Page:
She's been pursued by paparazzi, caught in the crossfire of her quarreling estranged parents and subjected to insensitive labels like "dungeon girl."
Exactly a year has passed since Natascha Kampusch bolted to freedom from the underground cell where she was held captive for 8Ѕ years, and the obsession she touched off in Austria and around the world shows few signs of letting up.
The tabloids have tracked every twist in her story - and Thursday's anniversary of her dramatic escape on Aug. 23, 2006, was no exception.
Kampusch's father marked it by announcing he's suing his ex-wife for portraying him in an unflattering light in a new book about the family's ordeal.
"The never-ending story," the Austrian news weekly Profil headlined.
Natascha, it noted wryly, marks "a year of freedom - and a year on the run."
Now 19, Kampusch was a chubby, freckle-faced 10-year-old when she vanished on her way to school on March 2, 1998. Her captor, Wolfgang Priklopil, largely confined her to a tiny underground compartment he built beneath his home in the Vienna suburb of Strasshof.
Weak, pale and emaciated, she managed to stumble out of his yard on that fateful day last summer while he was preoccupied with a cell phone call. Within hours, Priklopil, 44, committed suicide by throwing himself beneath a commuter train, ending what had been one of Austria's greatest unsolved criminal mysteries.
Since then, newspapers, magazines, TV stations, Web sites, Internet chat rooms and bloggers worldwide have obsessively chronicled her struggle to reclaim her life.
In a cover story marking the anniversary, the Austrian magazine News published photographs showing how Kampusch has been trying to make up for lost time: getting caught up on her studies, learning how to drive a car and taking up competitive bow shooting.
One showed her simply being a teenager, smiling in a sundress and a straw hat.
"It's possible that a kind of metamorphosis has already taken place with me - first the caterpillar and then the butterfly," Kampusch, who has gained weight and confidence, said in a nationally televised interview aired earlier this week.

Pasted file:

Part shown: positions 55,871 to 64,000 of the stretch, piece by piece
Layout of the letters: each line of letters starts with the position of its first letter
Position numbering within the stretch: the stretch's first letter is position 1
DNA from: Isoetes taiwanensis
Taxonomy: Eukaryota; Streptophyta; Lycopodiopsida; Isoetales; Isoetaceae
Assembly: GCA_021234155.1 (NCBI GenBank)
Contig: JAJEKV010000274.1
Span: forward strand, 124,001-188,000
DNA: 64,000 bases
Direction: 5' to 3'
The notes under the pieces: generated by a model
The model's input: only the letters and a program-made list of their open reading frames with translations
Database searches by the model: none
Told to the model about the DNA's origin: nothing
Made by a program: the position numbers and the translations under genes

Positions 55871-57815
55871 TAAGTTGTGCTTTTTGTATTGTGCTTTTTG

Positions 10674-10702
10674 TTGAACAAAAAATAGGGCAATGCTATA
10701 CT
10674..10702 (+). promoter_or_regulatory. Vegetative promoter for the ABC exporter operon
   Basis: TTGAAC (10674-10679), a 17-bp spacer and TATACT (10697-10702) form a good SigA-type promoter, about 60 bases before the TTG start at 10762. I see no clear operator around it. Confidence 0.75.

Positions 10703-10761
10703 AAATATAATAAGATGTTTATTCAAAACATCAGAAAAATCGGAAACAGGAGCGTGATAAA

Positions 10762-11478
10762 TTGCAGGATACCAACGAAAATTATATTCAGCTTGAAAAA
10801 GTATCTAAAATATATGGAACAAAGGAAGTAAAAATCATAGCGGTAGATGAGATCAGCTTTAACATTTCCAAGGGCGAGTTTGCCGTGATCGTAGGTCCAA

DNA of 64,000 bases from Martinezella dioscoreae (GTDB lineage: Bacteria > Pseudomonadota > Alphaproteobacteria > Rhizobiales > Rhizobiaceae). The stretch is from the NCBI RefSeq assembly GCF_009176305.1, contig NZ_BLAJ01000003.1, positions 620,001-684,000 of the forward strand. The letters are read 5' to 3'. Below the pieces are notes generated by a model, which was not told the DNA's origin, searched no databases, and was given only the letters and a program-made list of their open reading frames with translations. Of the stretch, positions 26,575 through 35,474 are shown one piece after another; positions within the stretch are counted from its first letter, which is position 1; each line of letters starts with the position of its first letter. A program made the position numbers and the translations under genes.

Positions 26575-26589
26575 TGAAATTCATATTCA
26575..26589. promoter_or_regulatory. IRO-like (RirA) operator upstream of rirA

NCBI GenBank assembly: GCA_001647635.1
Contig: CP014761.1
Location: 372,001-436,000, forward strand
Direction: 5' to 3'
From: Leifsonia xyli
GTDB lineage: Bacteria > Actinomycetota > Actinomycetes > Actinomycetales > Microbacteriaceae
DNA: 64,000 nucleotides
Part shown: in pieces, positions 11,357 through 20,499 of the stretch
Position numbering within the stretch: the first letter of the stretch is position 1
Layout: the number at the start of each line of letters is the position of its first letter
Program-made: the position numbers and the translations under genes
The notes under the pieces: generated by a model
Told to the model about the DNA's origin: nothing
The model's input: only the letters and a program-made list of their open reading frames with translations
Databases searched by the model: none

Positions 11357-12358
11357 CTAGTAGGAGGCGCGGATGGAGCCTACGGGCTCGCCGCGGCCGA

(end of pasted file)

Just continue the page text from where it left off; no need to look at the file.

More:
But not all the attention has been wanted. Her lawyers appealed to the media to respect her privacy after a photographer caught her dancing with a young man at a Vienna discotheque.
Her story has drawn attention from as far away as New Zealand, where one newspaper recently dubbed her the "dungeon girl."
Kampusch's mother, Brigitta Sirny, published a tell-all book earlier this month describing her "life in hell" after her daughter was taken and neighborhoods were plastered with posters pleading for information about her whereabouts.
Her father, Ludwig Koch, told the Austria Press Agency he is taking Sirny to court over what he termed "false representations" in the book about his drinking habits. The couple divorced after the kidnapping.
In her latest TV interview, Kampusch - who uses her mother's maiden name - signaled she was uncomfortable with some of Sirny's accounts, including a claim that Kampusch still carries around a photo of the coffin containing her late captor's remains.
She did tell public broadcaster ORF that she feels more sorry for Priklopil as time passes, and that she thinks of him as "a poor soul, lost and misguided."
"It's overkill," columnist Irene Brickner wrote this week in a commentary for the daily Der Standard. "Can you not bear to hear the name Kampusch any longer? Understandable."
Yet there have been some poignant moments.
After 4-year-old Madeleine McCann of Britain vanished May 3 while vacationing at a Portuguese resort, Kampusch's mother wrote a heart-wrenching letter to the little girl's parents urging them not to give up hope.
Sirny urged the parents not to stop making public appearances, "because the worst thing that can happen to a kidnapped child is oblivion."